- “Zones of Contention: After the Green Line,” at the Weatherspoon
- Printmakers Convene in Knoxville, Make Plans for ATL in 2017
- BURNING QUESTIONS: How Do I Price My Work?
- Permanent Residents at the Asheville Art Museum
- Michael Rooks To Receive the Nexus Award
- Hagedorn Foundation Gallery Has (Not) Closed
- Q&A: Catching up with Maggie Ginestra
- 200 Words: John Harlan Norris at Historic Arkansas Museum, Little Rock
- Q&A: Jane Garver On Her Upcoming “Process Residency”
- Transcending Signifiers in “Identified: A Queer Variety Show”
The Spirit Called: Danny Simmons in Jackson, Mississippi
“I Dreamed My People Were Calling but I Couldn’t Find My Way Home” at Jackson State University’s Gallery1 is a brief survey of paintings and works on paper by Danny Simmons, Jr. And by brief survey I mean only 10 of his works were chosen from his extensive repertoire that has been evolving for over 20 years.
Simmons’s studio is nestled on the top floor of his three-story Brooklyn home, which also houses his museum-worthy collection of African art and artifacts. His abstract painting style is deeply inspired by his collection, so it was only natural that the two be exhibited side by side, ensuring that the poetic dialogue between them continues.
The exhibition’s title is borrowed from Simmons’s book of poetry published in 2007. As an artist and co-creator, along with his brother Russell Simmons, of Def Poetry Jam, Danny beautifully intermingles his two creative passions on the canvas. Simmons’s work embraces an atavistic African spiritual consciousness from which he creates generous wisps of ghostlike brush strokes and hieroglyphic patterns. Embodying the Surrealist qualities of Joan Miró and Wifredo Lam, Simmons also captures the edgy New York vibe of Jean-Michel Basquiat. Beyond Heaven’s Gate (2008) pulls from all these artists with its multilayered field of color bursting from “beyond.” His whimsical yet strong pattern of color stretches across the canvas, reaching toward the outer edges.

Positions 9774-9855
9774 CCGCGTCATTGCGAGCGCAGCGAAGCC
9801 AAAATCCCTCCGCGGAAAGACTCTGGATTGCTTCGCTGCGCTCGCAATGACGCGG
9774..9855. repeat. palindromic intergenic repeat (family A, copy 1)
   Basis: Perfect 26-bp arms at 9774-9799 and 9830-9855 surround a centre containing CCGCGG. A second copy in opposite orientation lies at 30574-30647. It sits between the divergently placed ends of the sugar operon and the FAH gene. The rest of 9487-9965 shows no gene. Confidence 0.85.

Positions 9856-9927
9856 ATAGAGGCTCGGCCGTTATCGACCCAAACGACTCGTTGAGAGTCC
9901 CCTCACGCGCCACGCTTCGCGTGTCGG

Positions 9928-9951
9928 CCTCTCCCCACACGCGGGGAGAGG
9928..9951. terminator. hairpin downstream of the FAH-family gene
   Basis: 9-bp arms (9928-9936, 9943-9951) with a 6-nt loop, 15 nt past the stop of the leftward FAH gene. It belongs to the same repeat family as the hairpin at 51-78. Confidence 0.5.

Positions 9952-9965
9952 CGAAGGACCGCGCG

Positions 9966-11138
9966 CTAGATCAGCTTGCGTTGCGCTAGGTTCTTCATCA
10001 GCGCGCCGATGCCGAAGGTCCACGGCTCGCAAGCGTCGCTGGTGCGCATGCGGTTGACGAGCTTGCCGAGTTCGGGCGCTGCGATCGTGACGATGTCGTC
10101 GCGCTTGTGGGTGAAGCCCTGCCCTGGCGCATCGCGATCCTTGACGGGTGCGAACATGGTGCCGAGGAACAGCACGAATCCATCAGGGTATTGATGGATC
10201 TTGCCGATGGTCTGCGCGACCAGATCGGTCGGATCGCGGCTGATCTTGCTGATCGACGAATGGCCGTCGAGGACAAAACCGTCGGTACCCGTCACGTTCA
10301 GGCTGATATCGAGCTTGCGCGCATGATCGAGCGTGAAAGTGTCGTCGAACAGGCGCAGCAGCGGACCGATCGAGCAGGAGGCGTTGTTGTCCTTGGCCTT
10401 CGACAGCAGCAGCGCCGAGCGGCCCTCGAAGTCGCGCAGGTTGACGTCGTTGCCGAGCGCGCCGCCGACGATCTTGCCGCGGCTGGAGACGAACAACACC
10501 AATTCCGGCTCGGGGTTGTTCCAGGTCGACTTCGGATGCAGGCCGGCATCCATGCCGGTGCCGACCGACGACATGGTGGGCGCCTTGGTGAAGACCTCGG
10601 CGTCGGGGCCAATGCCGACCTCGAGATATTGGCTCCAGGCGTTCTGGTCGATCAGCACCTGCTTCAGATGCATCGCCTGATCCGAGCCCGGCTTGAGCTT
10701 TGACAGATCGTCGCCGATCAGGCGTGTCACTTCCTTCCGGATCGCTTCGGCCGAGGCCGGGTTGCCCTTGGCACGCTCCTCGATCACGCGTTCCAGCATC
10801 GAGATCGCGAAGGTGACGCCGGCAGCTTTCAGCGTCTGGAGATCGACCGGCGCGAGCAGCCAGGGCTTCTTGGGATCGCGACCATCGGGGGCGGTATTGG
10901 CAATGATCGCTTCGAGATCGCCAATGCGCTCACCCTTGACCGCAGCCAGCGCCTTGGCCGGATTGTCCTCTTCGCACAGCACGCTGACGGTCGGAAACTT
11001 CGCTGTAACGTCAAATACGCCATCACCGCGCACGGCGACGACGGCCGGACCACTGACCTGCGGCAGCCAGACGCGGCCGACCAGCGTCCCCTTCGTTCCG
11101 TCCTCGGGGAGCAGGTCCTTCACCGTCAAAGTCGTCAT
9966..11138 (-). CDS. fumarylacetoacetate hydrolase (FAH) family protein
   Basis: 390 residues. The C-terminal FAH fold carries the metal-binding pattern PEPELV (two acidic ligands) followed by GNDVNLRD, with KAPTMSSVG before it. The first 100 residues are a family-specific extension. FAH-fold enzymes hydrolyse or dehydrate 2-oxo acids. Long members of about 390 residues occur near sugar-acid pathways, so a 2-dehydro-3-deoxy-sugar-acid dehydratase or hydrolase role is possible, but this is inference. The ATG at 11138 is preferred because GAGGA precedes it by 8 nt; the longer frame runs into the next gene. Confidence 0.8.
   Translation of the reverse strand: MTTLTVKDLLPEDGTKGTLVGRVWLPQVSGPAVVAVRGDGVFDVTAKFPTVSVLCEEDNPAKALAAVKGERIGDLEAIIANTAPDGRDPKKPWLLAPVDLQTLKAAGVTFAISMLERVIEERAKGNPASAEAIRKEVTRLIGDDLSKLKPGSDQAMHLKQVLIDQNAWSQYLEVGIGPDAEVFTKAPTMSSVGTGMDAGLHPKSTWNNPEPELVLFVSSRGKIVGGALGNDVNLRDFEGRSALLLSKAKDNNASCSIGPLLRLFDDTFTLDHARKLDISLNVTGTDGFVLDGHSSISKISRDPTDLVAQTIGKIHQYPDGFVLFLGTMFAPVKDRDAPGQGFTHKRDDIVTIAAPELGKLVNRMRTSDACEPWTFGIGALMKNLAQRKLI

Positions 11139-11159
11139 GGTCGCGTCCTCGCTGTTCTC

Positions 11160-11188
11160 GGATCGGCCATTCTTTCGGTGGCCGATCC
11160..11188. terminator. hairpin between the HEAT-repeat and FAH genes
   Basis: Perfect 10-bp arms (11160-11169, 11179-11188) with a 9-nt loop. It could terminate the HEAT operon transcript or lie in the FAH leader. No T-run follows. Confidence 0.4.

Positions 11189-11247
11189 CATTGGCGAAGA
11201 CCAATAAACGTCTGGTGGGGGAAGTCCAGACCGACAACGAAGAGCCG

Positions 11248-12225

Simmons’s art moves harmoniously between poetry and painting, and among the past, present, and future. “I Dreamed My People Were Calling…” includes a group of his most recent work incorporating pieces of fabric and African textiles. How Many in the Passing and Through the Ages (both 2014) allude to the appropriation of African craftsmanship into mainstream society. He has also delved into the realm of digital painting; Whoosh (2013) shows his understanding of layers, which indeed reflects Simmons’s many facets.
His poem, “The Jigaboo Waltz,” reveals his own ambiguity in the opening stanza:
I was then/as now
mostly to myself
or a poet
the means/needing to
Fit my ending as it
laid before me
up my back
haunting I’m called
“I Dreamed My People Were Calling…” was chosen for Gallery1 to be a “homecoming” of sorts—a reference to the West African culture that is rooted in Southern history. It is Simmons’s first show in Mississippi, and it has certainly conjured an ample dose of artistic magic.
“I Dreamed My People Were Calling but I Couldn’t Find My Way Home” can be seen at Jackson State University’s Gallery1 in Jackson, Mississippi, through May 3, 2014.
Kimberly D. Jacobs is a curator, art critic, and gallery director from Jackson, Mississippi. She’s currently living in St. Louis during her tenure as the Romare Bearden Fellow at the Saint Louis Art Museum.